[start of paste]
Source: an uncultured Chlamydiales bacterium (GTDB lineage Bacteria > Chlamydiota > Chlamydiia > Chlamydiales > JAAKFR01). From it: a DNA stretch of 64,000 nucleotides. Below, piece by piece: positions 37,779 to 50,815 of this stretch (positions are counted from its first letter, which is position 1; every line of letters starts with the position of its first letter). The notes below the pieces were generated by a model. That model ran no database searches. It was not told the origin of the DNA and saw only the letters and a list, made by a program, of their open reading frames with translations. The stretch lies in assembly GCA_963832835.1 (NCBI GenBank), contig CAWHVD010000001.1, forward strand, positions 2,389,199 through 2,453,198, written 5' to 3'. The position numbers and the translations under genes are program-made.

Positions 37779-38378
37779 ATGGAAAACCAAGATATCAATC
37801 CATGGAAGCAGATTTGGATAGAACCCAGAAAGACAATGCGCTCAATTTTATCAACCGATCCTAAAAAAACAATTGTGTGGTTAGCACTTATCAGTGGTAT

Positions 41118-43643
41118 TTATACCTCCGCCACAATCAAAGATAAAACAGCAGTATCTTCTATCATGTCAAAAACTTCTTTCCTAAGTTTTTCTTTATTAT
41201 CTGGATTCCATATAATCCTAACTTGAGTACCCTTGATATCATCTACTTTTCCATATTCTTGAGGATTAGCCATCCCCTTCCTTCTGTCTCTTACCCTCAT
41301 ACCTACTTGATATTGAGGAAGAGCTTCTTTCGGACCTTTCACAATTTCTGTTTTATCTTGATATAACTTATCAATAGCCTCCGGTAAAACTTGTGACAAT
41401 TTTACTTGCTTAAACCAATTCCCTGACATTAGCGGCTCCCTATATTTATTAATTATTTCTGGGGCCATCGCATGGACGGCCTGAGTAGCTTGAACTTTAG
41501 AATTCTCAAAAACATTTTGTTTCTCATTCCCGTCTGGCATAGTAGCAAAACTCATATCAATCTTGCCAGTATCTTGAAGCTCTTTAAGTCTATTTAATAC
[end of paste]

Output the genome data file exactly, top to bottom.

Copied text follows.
Source: an uncultured Chlamydiales bacterium (GTDB lineage Bacteria > Chlamydiota > Chlamydiia > Chlamydiales > JAAKFR01). From it: a DNA stretch of 64,000 nucleotides. Below, piece by piece: positions 37,779 to 50,815 of this stretch (positions are counted from its first letter, which is position 1; every line of letters starts with the position of its first letter). The notes below the pieces were generated by a model. That model ran no database searches. It was not told the origin of the DNA and saw only the letters and a list, made by a program, of their open reading frames with translations. The stretch lies in assembly GCA_963832835.1 (NCBI GenBank), contig CAWHVD010000001.1, forward strand, positions 2,389,199 through 2,453,198, written 5' to 3'. The position numbers and the translations under genes are program-made.

Positions 37779-38378
37779 ATGGAAAACCAAGATATCAATC
37801 CATGGAAGCAGATTTGGATAGAACCCAGAAAGACAATGCGCTCAATTTTATCAACCGATCCTAAAAAAACAATTGTGTGGTTAGCACTTATCAGTGGTAT

Positions 41118-43643
41118 TTATACCTCCGCCACAATCAAAGATAAAACAGCAGTATCTTCTATCATGTCAAAAACTTCTTTCCTAAGTTTTTCTTTATTAT
41201 CTGGATTCCATATAATCCTAACTTGAGTACCCTTGATATCATCTACTTTTCCATATTCTTGAGGATTAGCCATCCCCTTCCTTCTGTCTCTTACCCTCAT
41301 ACCTACTTGATATTGAGGAAGAGCTTCTTTCGGACCTTTCACAATTTCTGTTTTATCTTGATATAACTTATCAATAGCCTCCGGTAAAACTTGTGACAAT
41401 TTTACTTGCTTAAACCAATTCCCTGACATTAGCGGCTCCCTATATTTATTAATTATTTCTGGGGCCATCGCATGGACGGCCTGAGTAGCTTGAACTTTAG
41501 AATTCTCAAAAACATTTTGTTTCTCATTCCCGTCTGGCATAGTAGCAAAACTCATATCAATCTTGCCAGTATCTTGAAGCTCTTTAAGTCTATTTAATAC